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FRI0012 Role of volatile compounds released by synovial fluid in the diagnosis of osteoarthritis and rheumatoid arthritis of the knee joint
  1. R Capuano1,
  2. MS Chimenti2,
  3. F Dini1,
  4. AC Domakoski3,
  5. E Martinelli1,
  6. P Conigliaro2,
  7. R Paolesse3,
  8. C Di Natale1,
  9. R Perricone2,
  10. A Bergamini2
  1. 1Department of Electronic Engineering
  2. 2Department of system medicine, Rheumatology, Allergology and Clinical Immunology
  3. 3Department of Chemical Science and Technology, University of Rome Tor Vergata, Rome, Italy


Background Synovial fluid (SF) receives protein contribution from the tissue around: cartilages, synovial membranes and bones. The presence of inflammation and oxidative stress alters the its chemical composition. In particular, inflammation modulates the release of volatile organic compounds (VOCs) that are the product of reactive oxygen species and free radicals excreted by mithocondria during oxydative stress (1). Articular inflammation plays a major role both in Osteoarthritis (OA) and Rheumatoid arthritis (RA), thus, the identification of specifics VOCs associated with inflammation in the SF may represent a suitable procedure to facilitate a diagnosis and a better characterization of these diseases. E-noses are versatile instruments based on arrays of partially selective gas sensors system that do not provide specific information about the individual molecules but can detect a large spectrum of VOCs to provide a discrimination among samples classified according to their chemical composition (VOC pattern) (2).

Objectives Aim of this study was to prospectively investigate whether analysis of volatile compounds (VOCs) emitted from knee synovial fluid can identify differences between osteoarthritis (OA) and rheumatoid arthritis (RA).

Methods VOCs Profile emitted by knee synovial fluid of 10 OA patients was compared with that of 25 RA patients using gas chromatography and mass spectrometry (GC-MS) and a gas sensor array (electronic nose) made by an ensemble of metalloporphyrins coated quartz microbalances. Patients' data are summarized in Table 1. Data were analyzed by principal component analysis (PCA), partial least squares discriminant analysis (PLSDA). Permutation analysis and area under curve (AUROC) of receiver operating characteristics (ROC) curves were used to characterize the classifier performance.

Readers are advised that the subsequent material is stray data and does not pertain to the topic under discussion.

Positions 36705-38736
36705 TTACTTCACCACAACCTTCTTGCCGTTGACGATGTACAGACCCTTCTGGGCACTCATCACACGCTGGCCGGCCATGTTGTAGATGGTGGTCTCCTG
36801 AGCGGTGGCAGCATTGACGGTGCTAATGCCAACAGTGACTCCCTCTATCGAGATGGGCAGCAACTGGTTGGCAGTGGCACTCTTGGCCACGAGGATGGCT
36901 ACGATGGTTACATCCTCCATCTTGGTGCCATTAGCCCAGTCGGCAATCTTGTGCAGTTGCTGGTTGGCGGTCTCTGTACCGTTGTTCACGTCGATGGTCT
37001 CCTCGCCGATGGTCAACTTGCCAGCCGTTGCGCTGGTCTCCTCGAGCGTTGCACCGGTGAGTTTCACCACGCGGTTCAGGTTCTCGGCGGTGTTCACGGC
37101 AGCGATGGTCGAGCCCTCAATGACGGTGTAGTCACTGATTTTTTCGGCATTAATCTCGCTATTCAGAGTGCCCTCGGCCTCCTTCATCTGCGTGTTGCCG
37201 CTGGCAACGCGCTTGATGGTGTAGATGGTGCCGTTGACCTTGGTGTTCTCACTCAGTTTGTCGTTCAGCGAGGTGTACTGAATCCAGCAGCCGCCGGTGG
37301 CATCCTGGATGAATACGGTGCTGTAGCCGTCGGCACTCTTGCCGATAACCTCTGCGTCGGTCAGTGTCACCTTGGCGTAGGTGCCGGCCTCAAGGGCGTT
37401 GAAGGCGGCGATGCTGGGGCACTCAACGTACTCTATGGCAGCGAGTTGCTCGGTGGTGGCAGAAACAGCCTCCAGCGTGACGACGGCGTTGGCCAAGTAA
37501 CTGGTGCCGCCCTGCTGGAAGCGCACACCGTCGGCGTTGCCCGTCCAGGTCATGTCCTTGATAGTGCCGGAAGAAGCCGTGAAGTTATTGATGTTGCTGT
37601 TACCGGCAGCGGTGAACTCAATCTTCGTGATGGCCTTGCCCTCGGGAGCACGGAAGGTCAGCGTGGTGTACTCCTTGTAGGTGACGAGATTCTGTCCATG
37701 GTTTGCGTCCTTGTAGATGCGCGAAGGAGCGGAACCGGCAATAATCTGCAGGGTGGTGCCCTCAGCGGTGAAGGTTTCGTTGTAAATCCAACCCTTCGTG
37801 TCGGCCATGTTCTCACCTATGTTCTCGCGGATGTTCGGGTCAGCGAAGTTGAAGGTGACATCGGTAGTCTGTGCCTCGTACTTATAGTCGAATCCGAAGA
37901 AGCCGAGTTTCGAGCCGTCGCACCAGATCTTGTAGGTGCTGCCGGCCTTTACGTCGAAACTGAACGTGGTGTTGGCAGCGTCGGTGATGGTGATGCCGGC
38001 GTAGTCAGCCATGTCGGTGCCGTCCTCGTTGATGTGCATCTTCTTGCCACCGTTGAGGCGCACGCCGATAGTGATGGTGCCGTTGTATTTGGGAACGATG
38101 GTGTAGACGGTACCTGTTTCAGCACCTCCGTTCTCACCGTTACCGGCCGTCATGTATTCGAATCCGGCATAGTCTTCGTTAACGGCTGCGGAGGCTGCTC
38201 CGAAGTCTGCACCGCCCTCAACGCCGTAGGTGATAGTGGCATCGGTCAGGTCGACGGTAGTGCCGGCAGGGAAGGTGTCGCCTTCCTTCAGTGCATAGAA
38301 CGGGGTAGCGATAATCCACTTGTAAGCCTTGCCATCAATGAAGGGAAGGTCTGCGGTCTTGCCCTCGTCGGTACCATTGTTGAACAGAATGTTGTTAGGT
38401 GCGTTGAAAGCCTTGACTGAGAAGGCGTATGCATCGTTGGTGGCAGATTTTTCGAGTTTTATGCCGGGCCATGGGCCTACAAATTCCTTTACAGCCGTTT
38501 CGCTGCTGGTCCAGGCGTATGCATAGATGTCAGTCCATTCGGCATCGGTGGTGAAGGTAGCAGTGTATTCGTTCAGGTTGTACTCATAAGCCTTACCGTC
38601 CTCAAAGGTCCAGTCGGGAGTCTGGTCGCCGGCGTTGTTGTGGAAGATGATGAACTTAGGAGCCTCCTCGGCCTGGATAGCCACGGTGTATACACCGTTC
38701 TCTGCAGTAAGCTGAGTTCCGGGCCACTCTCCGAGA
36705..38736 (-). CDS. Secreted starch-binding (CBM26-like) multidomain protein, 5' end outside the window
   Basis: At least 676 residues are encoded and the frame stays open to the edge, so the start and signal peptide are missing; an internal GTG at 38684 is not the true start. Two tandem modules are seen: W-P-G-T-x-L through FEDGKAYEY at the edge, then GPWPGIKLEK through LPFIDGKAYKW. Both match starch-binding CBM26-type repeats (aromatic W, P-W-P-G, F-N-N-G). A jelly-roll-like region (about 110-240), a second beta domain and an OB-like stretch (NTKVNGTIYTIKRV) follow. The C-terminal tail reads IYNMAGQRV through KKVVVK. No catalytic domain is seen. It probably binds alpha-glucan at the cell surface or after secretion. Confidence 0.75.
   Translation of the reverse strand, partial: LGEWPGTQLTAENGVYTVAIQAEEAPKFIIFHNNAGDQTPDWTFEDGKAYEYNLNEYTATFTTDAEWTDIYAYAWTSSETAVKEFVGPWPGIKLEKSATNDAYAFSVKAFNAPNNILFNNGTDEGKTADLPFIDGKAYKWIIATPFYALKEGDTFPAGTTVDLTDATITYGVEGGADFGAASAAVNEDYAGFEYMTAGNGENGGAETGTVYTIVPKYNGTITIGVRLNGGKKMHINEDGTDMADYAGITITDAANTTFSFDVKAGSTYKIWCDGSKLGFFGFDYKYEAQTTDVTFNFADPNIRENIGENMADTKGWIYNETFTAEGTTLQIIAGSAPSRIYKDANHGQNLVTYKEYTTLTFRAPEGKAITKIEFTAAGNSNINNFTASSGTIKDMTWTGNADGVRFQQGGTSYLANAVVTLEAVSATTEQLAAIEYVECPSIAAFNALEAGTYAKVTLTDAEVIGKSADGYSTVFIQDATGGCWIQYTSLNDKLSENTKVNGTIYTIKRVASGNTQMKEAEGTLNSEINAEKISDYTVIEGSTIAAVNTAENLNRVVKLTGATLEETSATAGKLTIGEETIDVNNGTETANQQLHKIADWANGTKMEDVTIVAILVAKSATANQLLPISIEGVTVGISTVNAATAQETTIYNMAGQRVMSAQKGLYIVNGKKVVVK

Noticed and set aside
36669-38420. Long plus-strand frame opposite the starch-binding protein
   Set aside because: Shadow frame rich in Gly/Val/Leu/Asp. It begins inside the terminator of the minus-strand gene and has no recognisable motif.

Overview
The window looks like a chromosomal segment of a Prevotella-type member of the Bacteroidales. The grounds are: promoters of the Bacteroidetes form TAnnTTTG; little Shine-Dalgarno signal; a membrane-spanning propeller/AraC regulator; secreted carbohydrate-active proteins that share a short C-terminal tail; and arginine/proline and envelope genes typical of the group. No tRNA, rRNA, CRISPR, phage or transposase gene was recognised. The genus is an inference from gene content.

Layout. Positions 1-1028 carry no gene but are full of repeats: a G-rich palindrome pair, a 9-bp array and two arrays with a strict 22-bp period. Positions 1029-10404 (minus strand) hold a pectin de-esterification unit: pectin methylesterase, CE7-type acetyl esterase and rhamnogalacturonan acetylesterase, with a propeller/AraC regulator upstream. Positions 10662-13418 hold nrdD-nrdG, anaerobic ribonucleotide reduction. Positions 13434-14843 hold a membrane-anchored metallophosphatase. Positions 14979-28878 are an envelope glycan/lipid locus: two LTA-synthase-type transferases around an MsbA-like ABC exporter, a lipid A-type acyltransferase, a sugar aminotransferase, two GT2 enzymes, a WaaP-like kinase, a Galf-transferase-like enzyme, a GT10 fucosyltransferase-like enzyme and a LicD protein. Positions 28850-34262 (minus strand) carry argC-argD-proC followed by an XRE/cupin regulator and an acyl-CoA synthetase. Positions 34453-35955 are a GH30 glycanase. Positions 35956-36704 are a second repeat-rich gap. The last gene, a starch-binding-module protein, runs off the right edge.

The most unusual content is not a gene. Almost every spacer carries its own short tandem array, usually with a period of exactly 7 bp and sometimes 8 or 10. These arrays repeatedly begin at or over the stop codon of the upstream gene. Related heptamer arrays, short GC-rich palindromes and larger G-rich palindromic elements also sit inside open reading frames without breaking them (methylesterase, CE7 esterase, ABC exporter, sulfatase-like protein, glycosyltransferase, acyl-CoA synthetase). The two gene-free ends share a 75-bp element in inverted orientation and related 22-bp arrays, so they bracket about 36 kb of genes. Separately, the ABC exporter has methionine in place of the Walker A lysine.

Results GC-MS analysis identified 55 VOCs in the headspace of synovial fluids. The ANOVA analysis of the relative abundance indicated five VOCs significantly different between OA and RA. The abundance of five compounds allowed to identify OA with respect to RA with an accuracy of 82% (sensitivity: 0.90, specificity: 0.80, AUROC=0.92, 99.7% CI). The signals of the electronic nose sensors allowed to classify the studied subjects in OA or RA. In particular, OA patients could be distinguished from that of RA patients with an accuracy of 100% (sensitivity: 1, specificity: 1, AUROC=1, 99.9% CI).) (Figure 1). However, no single VOC was specific for OA or RA.

Conclusions This study shows that OA and RA patients exhibit qualitative and quantitative differences in the chemical compositions of knee synovial fluid. These differences may be attributed to five volatile compounds and can be detected by an electronic nose which may represent a suitable diagnostic tool for diagnosis and characterization of OA vs. RA.


  1. Hakim M, Broza YY, Barash O, Peled N, Phillips M, Amann A, et al. Volatile organic compounds of lung cancer and possible biochemical pathways. Chem Rev. 2012;112:5949–66.

  2. Stitzel S, Arnecke M, Walt D. Artificial noses. Ann Rev Biomed Eng. 2011;13:1–25.


Disclosure of Interest None declared

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